BIS: Building skills for a green economy

The Green Economy Team at the Department for Business, Innovation & Skills (BIS) sets out a clear business case for kitting out a new generation of skilled workers in sustainable resource management

Working with DECC and Defra, BIS published Enabling the transition to a green economy in August 2011, which set out measures put in place through the demand-led system to support green skills in the context of the national skills strategy.

DECC, Defra and BIS subsequently published, in October of 2011, Skills for a green economy – a report on the Evidence. This supplementary report covers the skills proposals announced in Enabling the transition and sets out the evidence underpinning them.

Green skills is a broad term and can include any skills which contribute towards the development of a sustainable, environmentally sensitive, economy. Green skills can be taught from scratch, but it is also important that we learn to ‘green’ existing skills within relevant industries, such as sustainable resource management.

Enabling the transition to a green economy makes the point that the system is increasingly demand-led, with businesses articulating their skills needs either individually, in loose partnerships, or through more organised vehicles such as Sector Skills Councils and National Skills Academies.

Colleges and providers are responding to this, and individuals are making informed choices about what to learn and where to learn it. The transition to a green economy presents particular skills challenges because the information available to those in the system may reflect current realities, but not what may be a rapid change in labour markets.

That is to say, what is considered a green skill in today’s industries may be outdated in the sustainable industries of the future. This can be difficult to handle because there is a lead time for individuals to acquire skills, meaning it will be increasingly important for businesses to consider their potential skills-needs well in advance, and plan accordingly.

In Enabling the transition to a green economy, the Government set out various measures to support green skills in the context of the national skills strategy. These measures included a new ‘skills for a green economy’ group of sector skills Ccouncils and others to help business understand and address skills needs, improving the quality of green skills training programmes in the further education and skills system and making funding available for up to 1,000 Green Deal Apprenticeships (subject to business take up).

Businesses in some sectors, such as waste management, are already identifying specific skills at all levels that they will need in a green economy. For example, to secure energy generation from offshore wind, necessary skills will include planning and development professionals, engineers, technicians and others.

For the construction industry to retrofit housing stock as a result of the Green Deal, technicians such as electricians and plumbers with additional skills will be needed. Businesses in some other parts of the economy, such as food and agriculture, have also identified skills needs to support the transition to the green economy, but there remain a significant number yet to consider how this transition will change their skills needs.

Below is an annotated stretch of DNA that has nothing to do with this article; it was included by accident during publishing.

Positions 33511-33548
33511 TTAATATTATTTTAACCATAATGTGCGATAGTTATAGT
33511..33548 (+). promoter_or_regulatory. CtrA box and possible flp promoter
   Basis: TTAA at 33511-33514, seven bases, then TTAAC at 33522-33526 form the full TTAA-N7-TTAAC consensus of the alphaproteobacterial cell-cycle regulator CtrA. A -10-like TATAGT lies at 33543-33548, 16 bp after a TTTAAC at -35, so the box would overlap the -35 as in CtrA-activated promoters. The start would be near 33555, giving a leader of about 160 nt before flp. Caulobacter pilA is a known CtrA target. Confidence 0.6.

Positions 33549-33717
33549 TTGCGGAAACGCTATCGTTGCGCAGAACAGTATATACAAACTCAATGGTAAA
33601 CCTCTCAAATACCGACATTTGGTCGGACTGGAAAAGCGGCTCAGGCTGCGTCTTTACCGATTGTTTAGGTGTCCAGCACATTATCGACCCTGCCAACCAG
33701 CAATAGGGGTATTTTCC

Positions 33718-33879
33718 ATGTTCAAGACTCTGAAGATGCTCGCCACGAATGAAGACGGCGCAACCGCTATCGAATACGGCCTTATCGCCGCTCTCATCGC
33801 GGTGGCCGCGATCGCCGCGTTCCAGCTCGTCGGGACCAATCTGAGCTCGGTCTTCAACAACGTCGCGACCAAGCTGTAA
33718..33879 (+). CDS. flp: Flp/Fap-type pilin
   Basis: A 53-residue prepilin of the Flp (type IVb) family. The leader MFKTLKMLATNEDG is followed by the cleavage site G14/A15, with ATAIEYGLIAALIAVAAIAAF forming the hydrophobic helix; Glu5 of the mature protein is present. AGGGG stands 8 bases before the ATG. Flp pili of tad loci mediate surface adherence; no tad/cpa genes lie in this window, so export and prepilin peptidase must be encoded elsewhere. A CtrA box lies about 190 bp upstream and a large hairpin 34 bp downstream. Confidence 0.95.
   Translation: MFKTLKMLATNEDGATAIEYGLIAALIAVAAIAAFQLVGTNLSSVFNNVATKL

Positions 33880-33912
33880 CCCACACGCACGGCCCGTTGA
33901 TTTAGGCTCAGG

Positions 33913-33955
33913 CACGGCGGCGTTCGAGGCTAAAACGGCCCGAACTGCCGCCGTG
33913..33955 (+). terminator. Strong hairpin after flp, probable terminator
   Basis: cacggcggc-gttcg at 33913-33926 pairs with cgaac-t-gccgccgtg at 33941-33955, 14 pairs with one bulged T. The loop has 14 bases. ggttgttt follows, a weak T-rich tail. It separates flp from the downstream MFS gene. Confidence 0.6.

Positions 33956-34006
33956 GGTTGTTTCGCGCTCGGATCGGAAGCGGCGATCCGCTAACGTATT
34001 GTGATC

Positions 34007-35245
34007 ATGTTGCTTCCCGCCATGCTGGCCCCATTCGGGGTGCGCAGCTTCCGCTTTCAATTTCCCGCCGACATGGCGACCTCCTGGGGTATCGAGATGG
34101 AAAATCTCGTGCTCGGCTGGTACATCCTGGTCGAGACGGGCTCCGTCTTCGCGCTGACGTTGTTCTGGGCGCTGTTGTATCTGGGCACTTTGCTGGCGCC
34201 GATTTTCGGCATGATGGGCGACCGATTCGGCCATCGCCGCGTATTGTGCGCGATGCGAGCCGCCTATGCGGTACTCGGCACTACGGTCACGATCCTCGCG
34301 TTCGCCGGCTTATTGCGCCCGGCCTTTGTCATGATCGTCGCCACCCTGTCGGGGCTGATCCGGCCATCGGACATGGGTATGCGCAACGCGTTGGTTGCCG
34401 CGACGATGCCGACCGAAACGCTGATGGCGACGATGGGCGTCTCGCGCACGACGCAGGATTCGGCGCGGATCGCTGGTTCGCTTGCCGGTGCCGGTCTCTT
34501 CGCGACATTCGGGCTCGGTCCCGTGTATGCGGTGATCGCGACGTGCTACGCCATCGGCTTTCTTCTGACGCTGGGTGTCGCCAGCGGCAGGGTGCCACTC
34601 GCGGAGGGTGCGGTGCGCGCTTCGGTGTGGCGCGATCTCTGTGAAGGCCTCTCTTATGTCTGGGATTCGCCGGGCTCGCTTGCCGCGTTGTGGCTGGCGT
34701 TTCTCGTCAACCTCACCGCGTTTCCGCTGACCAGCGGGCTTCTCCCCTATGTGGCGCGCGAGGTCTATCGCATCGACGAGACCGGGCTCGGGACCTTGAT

Overall there is evidence that businesses are cuncertain about their future green skills needs. The main contributing factors are uncertainties about the skills requirements, opportunities and implications of a green economy, and the overall rate of progress towards a green economy.

But there are more embedded issues, including a tendency to over-rely on current skills rather than anticipating change or high labour turnover, which can reduce the incentive to invest in key up-skilling. Some businesses also report concerns over a lack of higher-level skills and the availability and quality of skills.

The Skills for a green economy report sets out a range of actions to underpin the Government’s pledge to ensure that the skills system responds to the demand for skills created by the shift to a green economy. It describes the measures listed above and sets out in some detail the evidence underpinning them.

This is in the context of a demand-led system set out in the skills strategy which signalled a shift from top-down initiatives to a responsive, unified skills system which employers can harness for their own purposes in localities, sectors or supply chains. Business knows best what skills, competency levels, professionals and technical solutions it needs to boost productivity and business success.

Taking this work forward is the Green Economy Council (GEC), a group of high-level business leaders from a cross-section of industries and sectors that advises Government on green growth policies such as infrastructure, innovation, investment and regulation. The Council uniquely brings together the Secretaries of State from three key departments – BIS, DECC and Defra.

The GEC identified skills for the green economy as one issue that merited further investigation, and therefore approved the establishment of a green economy taskforce to take forward a project on that subject. A key question for the taskforce will be to consider how businesses and the agencies could be further assisted to articulate effectively their skills needs related to the green economy. The taskforce is expected to present its findings to the GEC early next year.

The full version of this article originally appeared as a series of essays in Sustainable skills: The future of the waste management industry, published by the Associate Parliamentary Sustainable Resource Group. The full report can be accessed here

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